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Give me more rope…

THAILAND | Tuesday, 30 October 2007 | Views [821]

The ultimate climbing experience It was my first rock climbing introduction class. The chosen hotspot for rock climbing was Laem Phranang, 15 minutes drive from Krabi Town, a jagged peninsula surrounded by sheer limestone cliffs (karsts), south-east of Ao Nang. Early in a warm hazy morning I boarded the long-tail boat for the journey to the meeting point, West Railay beach. As the boat approached the beach I could only marvel at the beauty of the place. I met Saralisa, the owner of the Hot Rock Climbing School, who introduced me to the rest of the novice group and Jay and Nat, the Thai climbing instructors. The gearing-up ceremony began: we were fitted with harnesses -tight enough not to slip down the hips, snug climbing shoes and Chalk bag. When the instructors pointed out the high cliffs that we were going to climb I felt my heartbeat accelerating. But, after the instructors explanations on the moderate difficulty of the climb my heartbeat returned to normal. As I looked down my hips I wasn’t sure anymore if I was a novice rock climber or a novice parachute jumper. As we reached the climbing spot, in Phranang Beach, Jay checked the whole length of the long ropes with fingers - a very important safeguard routine that minimizes the risk of accidents and the remnant of the equipments. While Nat introduced us to the technicality and jargons of rock climbing: the ‘belayer’ is the person in charge of tightening the rope when someone is climbing – to belay; the ‘belay plate’, a device used to feed the rope - to slack; ‘more slack’ is used by climbers when they needed more rope; a ‘double eight knot’ secure the rope onto the harness; ‘quick draw’ a short piece of webbing and two carabineers, usually sewn in. One of the secrets of rock climbing, according to Nat, is to use the legs to push up and rest the body weight as legs are much stronger then arms. Jay laid the root using the locking carabineers - aluminium, steel or titanium snap-link used for holding the rope and connecting it to gear the rope to the top. And up they went one by one, the novice climbers for the day. I coolly watched the climbing novices through the viewfinder of my camera, zooming in onto their stretching bodies and grinning facial expressions. Eventually the feared moment arrived. I inserted the rope into the harness and secured it with the double eight knot guided by efficient Nat. I signalled ‘climbing’; my belayer answered back, ‘climb on’; I at a snail's pace started my ascent. The first few meters were just fine but eventually I started to struggle in finding my way up. I could not see cracks or hook of any sort. On few occasion I made use of chalk. I had to turn down in order to grasp Nat’s instructions making the climbing more gymnastic. But thanks to Nat’s guidance I could find pockets or gaps to grip and push myself up. Half way to the top the muscles of my lower arms became tense and sore. Exhausted I had to ask Nat for the “inglorious” rest. He pulled the rope tense so that I could swing away from the rock face. Suspended in mid-air, I had a chance to regain strength and recollect my thoughts: I wasn’t going to give up. As I was ready to continue I yelled the signal and as soon as Nat yelled back ‘climb on’ I inched my way to the top -sweating profusely. Once there I could only sit on this throne overlooking the kingdom of spectacular clear bays - lush limestone cliffs cutting through the blue waters. When it was time to go down I just had to let go from the rock and allow enough time for Nat to collect the quick draws. But the half day escapade wasn’t over yet we had to abseil/rappel, which meant that we needed to climb down from a cave window/exit perched at 15 meters from the foot of the cliff, by personally controlling the rope, The main feature of this technique is to hold the rope and slowly slide it in a controlled way, keeping the legs stretched and well apart at all time while dropping back to the void, with body weight serving as a puller. I was proud to have challenged myself with this unique invigorating experience. Now I know that rock climbing is for anyone reasonably fit who dares to try it. Just make sure that you start out with the right instructors.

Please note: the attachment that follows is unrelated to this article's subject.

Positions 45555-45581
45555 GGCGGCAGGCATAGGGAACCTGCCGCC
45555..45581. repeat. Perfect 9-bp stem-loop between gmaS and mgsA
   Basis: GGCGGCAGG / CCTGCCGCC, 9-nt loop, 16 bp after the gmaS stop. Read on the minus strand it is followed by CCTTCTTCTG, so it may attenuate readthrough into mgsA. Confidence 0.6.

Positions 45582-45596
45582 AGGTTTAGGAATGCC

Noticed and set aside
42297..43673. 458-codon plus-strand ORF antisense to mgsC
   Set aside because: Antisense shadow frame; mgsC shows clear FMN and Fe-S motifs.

Tags: Adrenaline

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